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ACT I, SCENE 3
This scene takes place at the Duke of Albany's castle. Goneril, Albany's wife, is in a bad temper, for she has discovered that Lear has struck her steward, Oswald, for castigating the King's Fool. She describes him as a tyrannical old man and wearies of his presence. She complains about Lear's fits of violence and the unruly behavior of his knights. She wants any excuse to quarrel openly with her father. Pretending to be sick, Goneril refuses to speak with Lear upon his return from the hunt and instructs Oswald to treat the king's men with sullen indifference. At the close of the scene, Goneril is planning to write to Regan about their next course of action concerning their father.
Lear has given away his kingdom to avoid the problems of running the state, but he wants and expects to retain the privileges of a reigning monarch. In short, he wants the power but not the problems. Goneril is determined to deny her father the privileges that he expects. She clearly voices her contempt for Lear by the use of phrases like "idle old man" and "old fool." In Elizabethan times, such disrespect for age and parenthood is considered blasphemous, upsetting the natural order of life.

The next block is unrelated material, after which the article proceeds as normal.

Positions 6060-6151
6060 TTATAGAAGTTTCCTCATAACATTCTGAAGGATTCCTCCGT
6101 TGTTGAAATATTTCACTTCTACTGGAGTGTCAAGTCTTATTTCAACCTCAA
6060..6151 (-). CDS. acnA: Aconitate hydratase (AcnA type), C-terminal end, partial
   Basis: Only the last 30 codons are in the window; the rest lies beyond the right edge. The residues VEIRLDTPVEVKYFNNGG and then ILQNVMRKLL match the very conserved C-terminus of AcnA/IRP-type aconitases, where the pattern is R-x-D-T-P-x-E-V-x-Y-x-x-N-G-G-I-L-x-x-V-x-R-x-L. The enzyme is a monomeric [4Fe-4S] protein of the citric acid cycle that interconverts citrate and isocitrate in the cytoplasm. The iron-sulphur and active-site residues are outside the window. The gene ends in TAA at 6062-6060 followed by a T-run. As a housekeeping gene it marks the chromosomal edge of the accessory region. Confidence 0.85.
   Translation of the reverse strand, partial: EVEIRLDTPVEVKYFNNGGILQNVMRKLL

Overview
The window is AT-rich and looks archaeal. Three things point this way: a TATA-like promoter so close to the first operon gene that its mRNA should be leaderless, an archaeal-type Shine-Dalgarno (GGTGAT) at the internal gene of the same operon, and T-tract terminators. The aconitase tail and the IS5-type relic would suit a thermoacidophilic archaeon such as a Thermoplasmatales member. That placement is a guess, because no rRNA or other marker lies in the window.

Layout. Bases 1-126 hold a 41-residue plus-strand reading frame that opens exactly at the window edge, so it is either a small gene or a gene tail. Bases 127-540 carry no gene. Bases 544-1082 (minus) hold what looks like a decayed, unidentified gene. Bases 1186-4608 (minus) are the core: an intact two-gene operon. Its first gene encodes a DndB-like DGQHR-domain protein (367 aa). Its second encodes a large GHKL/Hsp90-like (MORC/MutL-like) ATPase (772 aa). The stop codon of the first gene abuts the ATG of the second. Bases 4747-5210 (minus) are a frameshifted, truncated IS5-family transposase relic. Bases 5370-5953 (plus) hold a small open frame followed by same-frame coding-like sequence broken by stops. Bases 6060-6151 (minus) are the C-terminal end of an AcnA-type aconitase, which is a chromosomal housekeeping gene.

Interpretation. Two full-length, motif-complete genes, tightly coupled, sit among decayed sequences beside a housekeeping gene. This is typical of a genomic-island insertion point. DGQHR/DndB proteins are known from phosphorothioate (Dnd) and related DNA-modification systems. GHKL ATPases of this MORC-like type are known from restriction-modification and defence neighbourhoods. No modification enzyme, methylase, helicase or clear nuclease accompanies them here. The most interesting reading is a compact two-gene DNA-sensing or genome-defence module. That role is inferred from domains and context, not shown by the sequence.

Lear's striking of Oswald, who is Goneril's "gentleman" steward, again reveals Lear's poor judgement and ill temper. The action greatly upsets Goneril and hastens her desire to strip her old father of all remaining power and dignity; therefore, Lear has again contributed to his own downfall. She begins her humiliation of Lear by telling Oswald to ignore both her father and his knights.